King. Come Margaret, God our hope will succor vs.
    Qu. My hope is gone, now Suffolke is deceast.
    King. Farewell my Lord, trust not the Kentish Rebels
    2595Buc. Trust no body for feare you betraid.
    Say. The trust I haue, is in mine innocence,
    And therefore am I bold and resolute.

    Enter Lord Scales vpon the Tower walking. Then enters
    two or three Citizens below.

    2600Scales. How now? Is Iacke Cade slaine?
    1. Cit. No my Lord, nor likely to be slaine:
    For they haue wonne the Bridge,
    Killing all those that withstand them:
    The L. Maior craues ayd of your Honor from the Tower
    2605To defend the City from the Rebels.
    Scales. Such ayd as I can spare you shall command,
    But I am troubled heere with them my selfe,
    The Rebels haue assay'd to win the Tower.
    But get you to Smithfield, and gather head,
    2610And thither I will send you Mathew Goffe.
    Fight for your King, your Countrey, and your Liues,
    And so farwell, for I must hence againe.

    Enter Iacke Cade and the rest, and strikes his
    staffe on London stone.

    2615Cade. Now is Mortimer Lord of this City,
    And heere sitting vpon London Stone,
    I charge and command, that of the Cities cost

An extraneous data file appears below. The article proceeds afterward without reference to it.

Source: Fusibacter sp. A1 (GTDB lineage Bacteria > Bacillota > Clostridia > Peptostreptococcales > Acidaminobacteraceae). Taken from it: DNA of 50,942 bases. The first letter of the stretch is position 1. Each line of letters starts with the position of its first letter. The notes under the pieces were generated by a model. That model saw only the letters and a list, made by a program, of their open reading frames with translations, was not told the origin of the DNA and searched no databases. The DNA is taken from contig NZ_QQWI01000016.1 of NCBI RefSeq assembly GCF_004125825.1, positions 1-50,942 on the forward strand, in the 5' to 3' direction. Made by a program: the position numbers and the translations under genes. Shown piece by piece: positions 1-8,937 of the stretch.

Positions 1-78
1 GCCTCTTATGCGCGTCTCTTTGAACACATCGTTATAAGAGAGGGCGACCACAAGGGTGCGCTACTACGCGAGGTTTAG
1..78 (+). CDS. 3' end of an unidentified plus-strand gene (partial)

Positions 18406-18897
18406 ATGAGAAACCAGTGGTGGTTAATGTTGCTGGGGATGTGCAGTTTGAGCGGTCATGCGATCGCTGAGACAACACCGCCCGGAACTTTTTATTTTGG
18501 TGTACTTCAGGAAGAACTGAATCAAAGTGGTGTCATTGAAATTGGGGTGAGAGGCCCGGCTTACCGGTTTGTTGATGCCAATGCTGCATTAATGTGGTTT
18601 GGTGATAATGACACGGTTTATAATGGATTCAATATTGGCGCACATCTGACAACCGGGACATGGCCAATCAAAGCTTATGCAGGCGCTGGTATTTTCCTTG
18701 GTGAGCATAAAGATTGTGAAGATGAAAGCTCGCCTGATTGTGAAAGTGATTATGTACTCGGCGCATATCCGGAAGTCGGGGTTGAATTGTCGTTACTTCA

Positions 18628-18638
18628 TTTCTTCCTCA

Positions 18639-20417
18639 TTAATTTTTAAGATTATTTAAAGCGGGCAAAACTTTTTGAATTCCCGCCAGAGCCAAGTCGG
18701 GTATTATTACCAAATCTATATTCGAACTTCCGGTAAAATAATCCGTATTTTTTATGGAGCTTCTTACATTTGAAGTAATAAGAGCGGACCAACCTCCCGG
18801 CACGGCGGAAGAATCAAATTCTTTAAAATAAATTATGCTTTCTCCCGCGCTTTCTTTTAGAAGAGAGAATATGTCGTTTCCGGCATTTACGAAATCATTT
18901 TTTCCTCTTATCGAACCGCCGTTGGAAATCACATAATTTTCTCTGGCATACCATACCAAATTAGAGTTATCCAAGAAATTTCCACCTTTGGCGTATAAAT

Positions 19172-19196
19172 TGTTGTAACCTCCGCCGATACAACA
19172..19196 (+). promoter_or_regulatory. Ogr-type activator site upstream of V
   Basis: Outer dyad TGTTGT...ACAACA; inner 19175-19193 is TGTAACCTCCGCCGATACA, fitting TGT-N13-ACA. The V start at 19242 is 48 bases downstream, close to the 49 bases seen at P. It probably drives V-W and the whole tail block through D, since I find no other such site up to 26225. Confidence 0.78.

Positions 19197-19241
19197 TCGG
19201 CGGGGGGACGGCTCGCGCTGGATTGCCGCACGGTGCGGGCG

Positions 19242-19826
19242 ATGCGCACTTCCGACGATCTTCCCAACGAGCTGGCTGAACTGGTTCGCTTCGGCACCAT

The pissing Conduit run nothing but Clarret Wine
    This first yeare of our raigne.
    2620And now henceforward it shall be Treason for any,
    That calles me other then Lord Mortimer.
    Enter a Soldier running.
    Soul. Iacke Cade, Iacke Cade.
    Cade. Knocke him downe there.
    They kill him.
    2625But. If this Fellow be wise, hee'l neuer call yee Iacke
    Cade more, I thinke he hath a very faire warning.
    Dicke. My Lord, there's an Army gathered together
    in Smithfield.
    Cade. Come, then let's go fight with them:
    2630But first, go and set London Bridge on fire,
    And if you can, burne downe the Tower too.
    Come, let's away.
    Exeunt omnes.

    Alarums. Mathew Goffe is slain, and all the rest.
    Then enter Iacke Cade, with his Company.
    2635Cade. So sirs: now go some and pull down the Sauoy:
    Others to'th Innes of Court, downe with them all.
    But. I haue a suite vnto your Lordship.
    Cade. Bee it a Lordshippe, thou shalt haue it for that
    2640But. Onely that the Lawes of England may come out
    of your mouth.
    Iohn. Masse 'twill be sore Law then, for he was thrust
    in the mouth with a Speare, and 'tis not whole yet.
    Smith. Nay Iohn, it wil be stinking Law, for his breath
    2645stinkes with eating toasted cheese.
    Cade. I haue thought vpon it, it shall bee so. Away,
    burne all the Records of the Realme, my mouth shall be
    the Parliament of England.
    Iohn. Then we are like to haue biting Statutes
    2650Vnlesse his teeth be pull'd out.
    Cade. And hence-forward all things shall be in Com-
    Enter a Messenger.
    Mes. My Lord, a prize, a prize, heeres the Lord Say,
    which sold the Townes in France. He that made vs pay
    2655one and twenty Fifteenes, and one shilling to the pound,
    the last Subsidie.